We arrived in Tanzania tired and confused after crossing eight time zones. None of us had ever been to Africa before. When we left the States, we wore parkas. In Tanzania, when we landed, it was 75 degrees at night.
In this photo my brother Andy is standing looking stunned. The shirt he is wearing he would later lend to me and I would wear it for seven days straight. I am in the background, applying mosquito repellant and worrying about malaria.
Among the crowd, we saw a friendly face, our driver.
We were so happy Tom and Andy posed for a picture with him. Never before have I been surrounded by so many black people. I grew up in New Hampshire, not exactly a hotbed of African-American culture. At UNH the African-American literature class is taught by a white guy.
Our driver wore a shirt that read "Endangered Feces" and had cartoons of feces on it. If you click on the photo, you can see some of them more clearly. At the time I thought this was an unusual shirt to wear while greeting American tourists, a shirt I couldn't imagine even the tackiest of Americans wearing.
I didn't realize until later how Tanzanians mostly wear the discarded clothes of America. Goodwill operates a huge pipeline to Africa - when you donate your clothes, this is its final destination. It's a strange thing to see a Tanzanian goat shepherd wearing an Oakland A's hat and an Arusha street kid wearing a Georgia Tech t-shirt but we saw this more often than traditional African clothing.
On the drive to Arusha, our driver acted as if the road were a two-lane highway, which it wasn't. Traffic laws are optional in Tanzania and drivers push their rickety vehicles as if they were sports cars. I read a stat that said there were 66 fatalities for every 10,000 motor vehicles in Tanzania. In comparison, the UK had 1.4. The most dangerous moments of this trip were the times we were being driven somewhere.
We went to our hotel rooms in the Jacaranda hotel. In the photo you can see the mosquito nets which are essential in a continent plagued by malaria and yellow fever. I got five shots and two prescriptions before coming here. The nurse at the travel clinic gave me so many health pamphlets it made me think this trip was the equivalent of parachuting into a war zone.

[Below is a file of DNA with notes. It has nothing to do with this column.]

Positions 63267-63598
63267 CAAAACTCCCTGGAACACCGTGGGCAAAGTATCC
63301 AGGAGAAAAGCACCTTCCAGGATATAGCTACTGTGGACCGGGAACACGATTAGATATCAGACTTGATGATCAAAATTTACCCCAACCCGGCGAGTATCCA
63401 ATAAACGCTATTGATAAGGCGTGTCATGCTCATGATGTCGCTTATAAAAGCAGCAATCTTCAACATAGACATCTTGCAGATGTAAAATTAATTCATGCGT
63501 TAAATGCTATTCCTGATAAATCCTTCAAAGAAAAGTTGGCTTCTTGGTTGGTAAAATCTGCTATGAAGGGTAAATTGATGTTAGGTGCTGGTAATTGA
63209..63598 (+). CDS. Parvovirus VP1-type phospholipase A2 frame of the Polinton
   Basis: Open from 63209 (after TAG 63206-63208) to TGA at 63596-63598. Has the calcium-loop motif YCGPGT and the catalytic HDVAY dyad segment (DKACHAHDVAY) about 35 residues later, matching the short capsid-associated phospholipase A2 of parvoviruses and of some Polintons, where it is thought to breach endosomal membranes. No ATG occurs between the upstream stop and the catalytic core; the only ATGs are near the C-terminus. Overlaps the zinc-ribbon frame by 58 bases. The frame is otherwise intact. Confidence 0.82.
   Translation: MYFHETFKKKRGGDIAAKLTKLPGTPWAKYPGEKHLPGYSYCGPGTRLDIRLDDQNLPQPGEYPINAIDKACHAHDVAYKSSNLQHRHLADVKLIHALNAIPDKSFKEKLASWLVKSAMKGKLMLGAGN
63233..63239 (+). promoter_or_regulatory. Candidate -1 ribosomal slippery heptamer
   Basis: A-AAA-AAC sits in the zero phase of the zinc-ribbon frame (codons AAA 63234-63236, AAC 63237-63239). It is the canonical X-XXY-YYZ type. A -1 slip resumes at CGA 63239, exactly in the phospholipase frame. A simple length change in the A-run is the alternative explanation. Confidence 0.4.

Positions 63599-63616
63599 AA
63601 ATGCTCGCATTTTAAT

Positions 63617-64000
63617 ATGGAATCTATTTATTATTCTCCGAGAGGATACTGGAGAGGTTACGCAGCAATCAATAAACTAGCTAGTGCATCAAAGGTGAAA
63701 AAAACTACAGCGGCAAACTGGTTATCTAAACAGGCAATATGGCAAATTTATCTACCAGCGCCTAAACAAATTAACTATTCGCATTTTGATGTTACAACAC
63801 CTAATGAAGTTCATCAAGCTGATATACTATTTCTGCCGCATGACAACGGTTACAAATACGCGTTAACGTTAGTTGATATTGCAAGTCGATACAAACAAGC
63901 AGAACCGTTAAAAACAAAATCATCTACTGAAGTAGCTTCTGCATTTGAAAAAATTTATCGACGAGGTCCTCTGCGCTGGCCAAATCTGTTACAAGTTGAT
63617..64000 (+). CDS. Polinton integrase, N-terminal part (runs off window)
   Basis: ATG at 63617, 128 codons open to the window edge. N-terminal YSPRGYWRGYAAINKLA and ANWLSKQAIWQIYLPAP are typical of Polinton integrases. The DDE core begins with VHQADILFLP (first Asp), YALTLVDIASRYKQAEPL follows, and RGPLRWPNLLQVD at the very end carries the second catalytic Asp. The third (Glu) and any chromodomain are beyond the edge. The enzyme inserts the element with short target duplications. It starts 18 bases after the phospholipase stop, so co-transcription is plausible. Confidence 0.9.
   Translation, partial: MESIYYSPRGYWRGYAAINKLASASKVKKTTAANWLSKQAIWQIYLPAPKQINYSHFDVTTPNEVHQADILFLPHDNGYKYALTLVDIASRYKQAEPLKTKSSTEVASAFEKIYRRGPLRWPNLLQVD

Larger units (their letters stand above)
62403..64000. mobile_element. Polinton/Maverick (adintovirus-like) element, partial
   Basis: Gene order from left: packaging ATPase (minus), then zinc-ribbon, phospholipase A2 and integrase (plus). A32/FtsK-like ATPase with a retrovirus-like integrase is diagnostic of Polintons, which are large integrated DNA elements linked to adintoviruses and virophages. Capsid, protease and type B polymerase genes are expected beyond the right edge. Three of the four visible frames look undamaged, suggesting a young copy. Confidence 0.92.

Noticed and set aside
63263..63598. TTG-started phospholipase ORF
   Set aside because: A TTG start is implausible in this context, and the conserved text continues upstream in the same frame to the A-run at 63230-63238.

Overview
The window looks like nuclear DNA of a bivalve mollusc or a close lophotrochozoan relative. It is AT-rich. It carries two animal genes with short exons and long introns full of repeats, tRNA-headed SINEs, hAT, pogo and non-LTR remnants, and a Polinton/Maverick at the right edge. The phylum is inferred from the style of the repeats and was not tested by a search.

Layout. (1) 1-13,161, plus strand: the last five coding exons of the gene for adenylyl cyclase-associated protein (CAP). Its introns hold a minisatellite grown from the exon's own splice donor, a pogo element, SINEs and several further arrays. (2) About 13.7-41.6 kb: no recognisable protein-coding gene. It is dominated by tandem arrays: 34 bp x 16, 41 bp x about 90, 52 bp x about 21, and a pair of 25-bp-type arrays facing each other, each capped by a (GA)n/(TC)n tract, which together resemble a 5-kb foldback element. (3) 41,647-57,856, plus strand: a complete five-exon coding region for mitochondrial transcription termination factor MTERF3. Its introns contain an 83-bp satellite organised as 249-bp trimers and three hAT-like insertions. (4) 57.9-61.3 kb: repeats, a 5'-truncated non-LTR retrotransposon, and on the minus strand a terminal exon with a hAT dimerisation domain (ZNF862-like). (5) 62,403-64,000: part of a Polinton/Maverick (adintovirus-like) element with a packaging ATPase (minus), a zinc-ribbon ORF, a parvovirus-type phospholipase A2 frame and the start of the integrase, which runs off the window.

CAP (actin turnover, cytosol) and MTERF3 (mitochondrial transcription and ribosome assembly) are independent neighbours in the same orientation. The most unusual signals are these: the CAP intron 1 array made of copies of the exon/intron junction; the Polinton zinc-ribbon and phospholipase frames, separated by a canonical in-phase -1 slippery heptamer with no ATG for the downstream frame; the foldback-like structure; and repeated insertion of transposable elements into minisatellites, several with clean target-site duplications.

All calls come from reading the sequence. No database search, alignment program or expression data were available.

I screwed up the netting on the first night and fought mosquitos all night long. Terrified, I hid under the sheets convinced every mosquito carried a deadly virus. The next morning, we relaxed and laughed at my cowardice.
In this photo, I am reading a tourist guidebook of Kilimanjaro. Previous to this, I had read nothing about the mountain outside of glancing at the "Kilimanjaro" entry in Wikipedia on my way to the airport. That night before we left for the mountain, I thought to myself, "Good Lord, what have I got myself into?"
A photo of Tom and I relaxing in the Jacaranda hotel waiting to meet our tour organizer Menghe, a terrific and funny man, of Good Earth Tours.
I would recommend Good Earth Tours to anyone climbing Kilimanjaro. This tour costs around $3,000 when you go with a big American group like KE Travel. In comparison, Good Earth cost around $1,400. It's also part Tanzanian-owned, so your dollars go more directly into the local economy.
The average Tanzanian makes $264 a year. Try to imagine what it would be like if a pair of Nikes cost half your annual salary. I tipped everyone along the way as much as I could afford.
After lunch we left the hotel to check out the local city, Arusha. In the photo above, you can get an idea of the chaos of these streets, this picture doesn't do it proper justice though.
The roads of Tanzania support anything that has two wheels, whether it is a bike, ox-pulled wagon, tractor trailer, or a Land Rover. There are two lanes operating here but, with optional traffic laws, that can be expanded to a full three at any time.
Just to add to the hilarity, traffic travels in the left-hand lane. I didn't realize how deeply ingrained my habits of crossing the street were until I almost got hit by a car coming from my right, after I had checked on my left.
If you click on the photo above you can see a man hauling a cart loaded to full capacity. He's hauling it in 90 degree heat. Tools are lacking in this country and just about everything is done manually, which means everyone is fit, strong, and tremendously resourceful. Any kind of tool or vehicle is at a premium so everyone makes the most of everything they have.
Being white and walking on the streets of downtown Arusha is the equivalent of standing up and screaming "HELLO, I AM A RICH TOURIST LOOKING TO BUY CHEAP KNICK-KNACKS AND T-SHIRTS." We were swarmed by new "friends" downtown, all of them striking up conversation and offering to sell us t-shirts, posters, flags, and books. It was similar to the scene in Night of the Living Dead where the heroes are mobbed by zombies. Everywhere we turned, we had zombie salesmen in our faces. You think I'm exaggerating.
Being a minority for once in my life demonstrated one point - it sucks to be so conspicuous. Even though I desperately wanted to, I couldn't blend in with the crowd. Getting constant stares and feeling instant assumptions being made about you on the basis of the color of your skin is tiring and annoying.
Nothing encapsulates the chaos of Arusha streets quite as perfectly as the taxi service. The way it works - a group gathers at a taxi stand and when the van pulls up, everyone piles in to the point that people are spilling out of the windows. Here we can see the process in action.
I originally scoffed at the idea of going to an internet cafe, so I stayed in the hotel while Andy and Tom went. I later realized internet cafes were the best way to keep in touch with people back home, the cost is a dollar per half hour. Andy sent an email to my wife on my behalf on our last day there while I was suffering from food poisoning. I'll write more about that later.